The decision making process of lower-income, urban African-American women aged 50 or older to not obtain mammography screening: A grounded theory study

2.50
Hdl Handle:
http://hdl.handle.net/10755/161721
Type:
Presentation
Title:
The decision making process of lower-income, urban African-American women aged 50 or older to not obtain mammography screening: A grounded theory study
Abstract:
The decision making process of lower-income, urban African-American women aged 50 or older to not obtain mammography screening: A grounded theory study
Conference Sponsor:Midwest Nursing Research Society
Conference Year:2001
Author:Fowler, Barbara, EdD
P.I. Institution Name:Wright State University
Title:Associate Professor
Contact Address:College of Nursing and Health, 3640 Colonel Glenn Highway, Dayton, OH, 45435, USA
Contact Telephone:937.775.2607
Scientific evidence confirms that mammography screening is effective in identifying early stages of breast cancer in women. Nonetheless, lower-income African-American (AA) women compared to Caucasian women and other racial/ethnic groups aged 50 or older are far less likely to obtain mammography screening. There is an abundance of studies in the literature, primarily using quantitative research methods examining this public health issue. Consistent findings identify numerous salient factors contributing to decreased use of mammography screening, e.g., held views regarding breast cancer. Many of these beliefs are rooted in fatalistic views and fears of test results, radiation exposure, pain/discomfort, and cancer phobia. Despite these findings, little is known about the decision making process of AA women to not obtain mammography screening. A qualitative study, using Strauss and Corbin's (1998) Grounded theory research methods, was undertaken to examine the decision making process of this medically underserved group to not obtain available mammography screening. To date, 16 AA female parishioners aged 50 or older participated in 2 separate interviews. The results of level 2 coding reveal that the core variable or central theme, "Claiming or Owning it" explained most of the behavioral variation in lower-income, urban AA women decisions to not obtain mammography screening.
Repository Posting Date:
26-Oct-2011
Date of Publication:
17-Oct-2011
Sponsors:
Midwest Nursing Research Society

Full metadata record

DC FieldValue Language
dc.typePresentationen_GB
dc.titleThe decision making process of lower-income, urban African-American women aged 50 or older to not obtain mammography screening: A grounded theory studyen_GB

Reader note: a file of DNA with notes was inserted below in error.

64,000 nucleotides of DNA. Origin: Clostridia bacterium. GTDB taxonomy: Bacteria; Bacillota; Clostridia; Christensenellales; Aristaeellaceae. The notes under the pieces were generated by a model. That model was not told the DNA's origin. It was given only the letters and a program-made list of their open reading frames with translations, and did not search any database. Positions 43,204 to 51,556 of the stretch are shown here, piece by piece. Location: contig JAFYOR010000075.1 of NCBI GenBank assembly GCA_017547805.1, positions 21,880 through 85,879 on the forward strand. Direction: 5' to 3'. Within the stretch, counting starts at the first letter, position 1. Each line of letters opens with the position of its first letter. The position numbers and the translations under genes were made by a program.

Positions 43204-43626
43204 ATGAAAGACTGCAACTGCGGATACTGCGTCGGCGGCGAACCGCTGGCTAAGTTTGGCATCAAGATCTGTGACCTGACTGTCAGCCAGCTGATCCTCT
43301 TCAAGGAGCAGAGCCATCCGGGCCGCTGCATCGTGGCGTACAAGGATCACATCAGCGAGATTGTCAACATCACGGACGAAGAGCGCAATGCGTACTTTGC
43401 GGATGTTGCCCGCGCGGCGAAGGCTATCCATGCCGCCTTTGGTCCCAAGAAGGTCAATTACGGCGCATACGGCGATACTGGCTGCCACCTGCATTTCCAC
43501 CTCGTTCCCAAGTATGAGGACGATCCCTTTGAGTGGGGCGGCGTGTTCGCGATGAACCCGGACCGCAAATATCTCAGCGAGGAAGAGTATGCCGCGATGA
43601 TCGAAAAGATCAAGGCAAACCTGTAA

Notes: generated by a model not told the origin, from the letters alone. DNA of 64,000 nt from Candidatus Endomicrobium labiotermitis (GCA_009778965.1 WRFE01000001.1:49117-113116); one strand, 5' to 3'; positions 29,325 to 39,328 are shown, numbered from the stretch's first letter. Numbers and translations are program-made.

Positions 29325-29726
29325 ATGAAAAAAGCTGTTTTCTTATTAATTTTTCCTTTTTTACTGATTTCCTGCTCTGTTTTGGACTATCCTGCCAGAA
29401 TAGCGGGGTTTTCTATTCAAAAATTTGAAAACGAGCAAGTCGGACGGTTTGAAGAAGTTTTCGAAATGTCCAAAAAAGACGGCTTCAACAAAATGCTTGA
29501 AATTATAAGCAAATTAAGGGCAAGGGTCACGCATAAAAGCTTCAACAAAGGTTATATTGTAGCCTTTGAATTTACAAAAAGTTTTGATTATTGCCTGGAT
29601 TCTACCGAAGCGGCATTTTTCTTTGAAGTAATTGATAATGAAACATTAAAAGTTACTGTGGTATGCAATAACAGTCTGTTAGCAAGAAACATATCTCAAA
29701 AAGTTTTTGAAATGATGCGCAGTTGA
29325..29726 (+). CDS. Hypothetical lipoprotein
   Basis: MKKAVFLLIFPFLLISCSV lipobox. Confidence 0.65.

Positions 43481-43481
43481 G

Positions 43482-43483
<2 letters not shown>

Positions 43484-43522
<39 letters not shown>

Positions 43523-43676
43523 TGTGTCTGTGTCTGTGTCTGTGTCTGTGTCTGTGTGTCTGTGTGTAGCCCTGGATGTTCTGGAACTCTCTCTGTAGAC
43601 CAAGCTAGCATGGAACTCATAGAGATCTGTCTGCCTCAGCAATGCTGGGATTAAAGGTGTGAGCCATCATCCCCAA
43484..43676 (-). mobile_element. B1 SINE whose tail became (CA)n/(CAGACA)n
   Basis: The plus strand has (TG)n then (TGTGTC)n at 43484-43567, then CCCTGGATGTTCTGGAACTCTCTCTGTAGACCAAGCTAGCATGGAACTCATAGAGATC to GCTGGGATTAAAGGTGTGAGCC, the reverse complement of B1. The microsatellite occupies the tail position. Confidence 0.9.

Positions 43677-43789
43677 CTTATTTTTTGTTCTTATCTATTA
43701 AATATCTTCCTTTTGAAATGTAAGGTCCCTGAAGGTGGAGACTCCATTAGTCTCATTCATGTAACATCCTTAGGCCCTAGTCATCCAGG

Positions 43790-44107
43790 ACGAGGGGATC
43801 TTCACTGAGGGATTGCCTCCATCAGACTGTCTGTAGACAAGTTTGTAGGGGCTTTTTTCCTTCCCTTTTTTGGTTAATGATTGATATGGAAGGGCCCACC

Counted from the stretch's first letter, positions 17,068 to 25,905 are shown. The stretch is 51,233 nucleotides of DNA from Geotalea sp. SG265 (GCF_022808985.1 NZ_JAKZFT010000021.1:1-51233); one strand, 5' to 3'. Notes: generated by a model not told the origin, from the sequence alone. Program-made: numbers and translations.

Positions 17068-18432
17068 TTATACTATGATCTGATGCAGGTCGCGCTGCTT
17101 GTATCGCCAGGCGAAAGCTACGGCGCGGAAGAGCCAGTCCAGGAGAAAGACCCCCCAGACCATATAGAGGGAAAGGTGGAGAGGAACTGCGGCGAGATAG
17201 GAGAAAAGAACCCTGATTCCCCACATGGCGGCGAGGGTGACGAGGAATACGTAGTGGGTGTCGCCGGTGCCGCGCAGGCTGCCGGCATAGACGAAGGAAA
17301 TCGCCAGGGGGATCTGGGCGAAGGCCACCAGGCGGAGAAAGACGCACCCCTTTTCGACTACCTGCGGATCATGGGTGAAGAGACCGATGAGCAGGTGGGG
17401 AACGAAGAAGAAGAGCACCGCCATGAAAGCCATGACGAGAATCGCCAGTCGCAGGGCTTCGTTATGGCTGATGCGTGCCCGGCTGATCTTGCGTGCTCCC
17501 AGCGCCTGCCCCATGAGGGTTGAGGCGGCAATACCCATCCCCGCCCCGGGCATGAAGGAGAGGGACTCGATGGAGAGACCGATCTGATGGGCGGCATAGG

dc.identifier.urihttp://hdl.handle.net/10755/161721-
dc.description.abstract<table><tr><td colspan="2" class="item-title">The decision making process of lower-income, urban African-American women aged 50 or older to not obtain mammography screening: A grounded theory study</td></tr><tr class="item-sponsor"><td class="label">Conference Sponsor:</td><td class="value">Midwest Nursing Research Society</td></tr><tr class="item-year"><td class="label">Conference Year:</td><td class="value">2001</td></tr><tr class="item-author"><td class="label">Author:</td><td class="value">Fowler, Barbara, EdD</td></tr><tr class="item-institute"><td class="label">P.I. Institution Name:</td><td class="value">Wright State University</td></tr><tr class="item-author-title"><td class="label">Title:</td><td class="value">Associate Professor</td></tr><tr class="item-address"><td class="label">Contact Address:</td><td class="value">College of Nursing and Health, 3640 Colonel Glenn Highway, Dayton, OH, 45435, USA</td></tr><tr class="item-phone"><td class="label">Contact Telephone:</td><td class="value">937.775.2607</td></tr><tr class="item-email"><td class="label">Email:</td><td class="value">barbara.fowler@wright.edu</td></tr><tr><td colspan="2" class="item-abstract">Scientific evidence confirms that mammography screening is effective in identifying early stages of breast cancer in women. Nonetheless, lower-income African-American (AA) women compared to Caucasian women and other racial/ethnic groups aged 50 or older are far less likely to obtain mammography screening. There is an abundance of studies in the literature, primarily using quantitative research methods examining this public health issue. Consistent findings identify numerous salient factors contributing to decreased use of mammography screening, e.g., held views regarding breast cancer. Many of these beliefs are rooted in fatalistic views and fears of test results, radiation exposure, pain/discomfort, and cancer phobia. Despite these findings, little is known about the decision making process of AA women to not obtain mammography screening. A qualitative study, using Strauss and Corbin's (1998) Grounded theory research methods, was undertaken to examine the decision making process of this medically underserved group to not obtain available mammography screening. To date, 16 AA female parishioners aged 50 or older participated in 2 separate interviews. The results of level 2 coding reveal that the core variable or central theme, &quot;Claiming or Owning it&quot; explained most of the behavioral variation in lower-income, urban AA women decisions to not obtain mammography screening.</td></tr></table>en_GB
dc.date.available2011-10-26T23:26:11Z-
dc.date.issued2011-10-17en_GB
dc.date.accessioned2011-10-26T23:26:11Z-
dc.description.sponsorshipMidwest Nursing Research Societyen_GB
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